Letter from General R. L. Gibson.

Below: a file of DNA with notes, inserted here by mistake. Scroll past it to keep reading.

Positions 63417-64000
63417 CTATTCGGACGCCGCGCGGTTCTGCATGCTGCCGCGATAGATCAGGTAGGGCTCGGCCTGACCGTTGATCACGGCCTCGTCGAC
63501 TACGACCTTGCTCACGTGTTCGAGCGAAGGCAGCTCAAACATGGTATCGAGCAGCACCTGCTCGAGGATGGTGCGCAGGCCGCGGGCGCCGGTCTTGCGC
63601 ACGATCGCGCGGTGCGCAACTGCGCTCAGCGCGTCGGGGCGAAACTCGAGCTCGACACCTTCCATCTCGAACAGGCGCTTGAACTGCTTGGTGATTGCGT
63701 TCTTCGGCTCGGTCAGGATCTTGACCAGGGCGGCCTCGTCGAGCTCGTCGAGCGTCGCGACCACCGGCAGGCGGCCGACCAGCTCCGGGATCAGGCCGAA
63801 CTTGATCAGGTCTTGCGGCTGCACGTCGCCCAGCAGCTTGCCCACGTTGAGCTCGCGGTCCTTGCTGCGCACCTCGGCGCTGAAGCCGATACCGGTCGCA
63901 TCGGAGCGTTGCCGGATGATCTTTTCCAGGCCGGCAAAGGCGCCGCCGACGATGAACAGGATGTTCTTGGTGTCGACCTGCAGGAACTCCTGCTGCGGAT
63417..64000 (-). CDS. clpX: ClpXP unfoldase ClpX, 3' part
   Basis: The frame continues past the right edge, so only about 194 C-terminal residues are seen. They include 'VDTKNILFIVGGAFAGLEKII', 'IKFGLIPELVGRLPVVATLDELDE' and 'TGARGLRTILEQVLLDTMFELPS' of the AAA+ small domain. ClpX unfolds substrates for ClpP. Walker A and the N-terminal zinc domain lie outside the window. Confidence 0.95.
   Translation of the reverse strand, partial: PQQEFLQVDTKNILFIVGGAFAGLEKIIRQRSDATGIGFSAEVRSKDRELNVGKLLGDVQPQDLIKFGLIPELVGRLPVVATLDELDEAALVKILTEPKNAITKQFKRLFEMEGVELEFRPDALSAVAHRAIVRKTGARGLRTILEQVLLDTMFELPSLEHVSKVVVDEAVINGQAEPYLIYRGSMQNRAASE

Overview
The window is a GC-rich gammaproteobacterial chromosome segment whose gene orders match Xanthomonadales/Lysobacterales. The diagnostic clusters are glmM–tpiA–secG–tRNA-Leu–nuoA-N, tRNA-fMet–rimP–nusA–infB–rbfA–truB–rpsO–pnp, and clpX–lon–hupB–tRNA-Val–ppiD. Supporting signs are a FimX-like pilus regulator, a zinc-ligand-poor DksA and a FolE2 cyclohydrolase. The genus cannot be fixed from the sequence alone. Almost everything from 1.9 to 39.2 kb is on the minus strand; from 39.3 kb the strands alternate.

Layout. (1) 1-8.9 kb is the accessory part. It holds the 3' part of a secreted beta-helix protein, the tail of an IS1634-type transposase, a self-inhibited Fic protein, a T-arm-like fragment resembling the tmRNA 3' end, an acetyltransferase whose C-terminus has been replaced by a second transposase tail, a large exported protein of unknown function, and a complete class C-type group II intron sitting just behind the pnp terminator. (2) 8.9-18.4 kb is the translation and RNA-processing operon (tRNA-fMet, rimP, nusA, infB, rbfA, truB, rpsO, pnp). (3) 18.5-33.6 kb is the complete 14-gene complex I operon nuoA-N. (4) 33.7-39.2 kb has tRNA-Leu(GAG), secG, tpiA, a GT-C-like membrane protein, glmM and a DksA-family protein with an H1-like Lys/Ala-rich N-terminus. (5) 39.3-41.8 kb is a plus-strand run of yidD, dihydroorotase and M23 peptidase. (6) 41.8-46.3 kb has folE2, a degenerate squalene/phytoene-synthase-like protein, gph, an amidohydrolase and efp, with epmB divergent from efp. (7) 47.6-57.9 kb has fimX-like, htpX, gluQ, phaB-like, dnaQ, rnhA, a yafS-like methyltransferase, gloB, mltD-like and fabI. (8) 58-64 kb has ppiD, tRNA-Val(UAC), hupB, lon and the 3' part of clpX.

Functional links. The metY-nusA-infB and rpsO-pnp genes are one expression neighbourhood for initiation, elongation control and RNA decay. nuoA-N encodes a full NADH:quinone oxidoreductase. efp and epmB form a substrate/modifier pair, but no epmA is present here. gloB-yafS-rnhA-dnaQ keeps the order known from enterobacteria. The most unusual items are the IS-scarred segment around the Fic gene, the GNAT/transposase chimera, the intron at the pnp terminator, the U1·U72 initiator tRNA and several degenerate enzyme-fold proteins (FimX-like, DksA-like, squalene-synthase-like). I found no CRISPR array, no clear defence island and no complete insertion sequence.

General Anderson in his report of the battle of Jonesboroa, Ga., August 31, 1864, published in the November number of the Southern Historical Magazine, that might be construed to reflect upon that regiment. It will be observed, by referring to the report, that General Anderson expresses his own doubt as to the correctness of the information which was furnished him, and on which his report is based. It is, indeed, extraordinary that General Anderson should have permitted himself to have said a word in criticism of a regiment which had served with him on so many battle-fields, and that had often received from him the highest praise. That regiment was in my brigade at the battle of Jonesboroa, and I feel it my duty to put upon record the fact that it bore itself in that, as it had done on many historic battle-fields, with distinguished valor. It was commanded by Colonel Francis Lee Campbell, who, like General Anderson, went down to his grave bearing several wounds received under the colors of his regiment. My brigade consisted of the Sixteenth and Twenty-fifth (consolidated) Louisiana regiments, Colonel Joseph Lewis commanding; the Fourth Louisiana regiment, Colonel Sam. E. Hunter commanding; the Thirtieth Louisiana regiment, the Fourth Louisiana battalion, and Austin's battalion of sharpshooters, Major J. E. Austin commanding, and the Nineteenth Louisiana regiment, Colonel F. C. Zacharie commanding. Colonel Lewis, at the head of his regiment, was killed, sword in hand, at the works of the enemy. Colonel Hunter (since dead), with his noble regiment, drove the enemy from his position. Indeed, every regiment did its duty in the assault, as was evidenced by the fact that the brigade lost more than half its numbers, and, as I remember, was complimented by General Clayton, commanding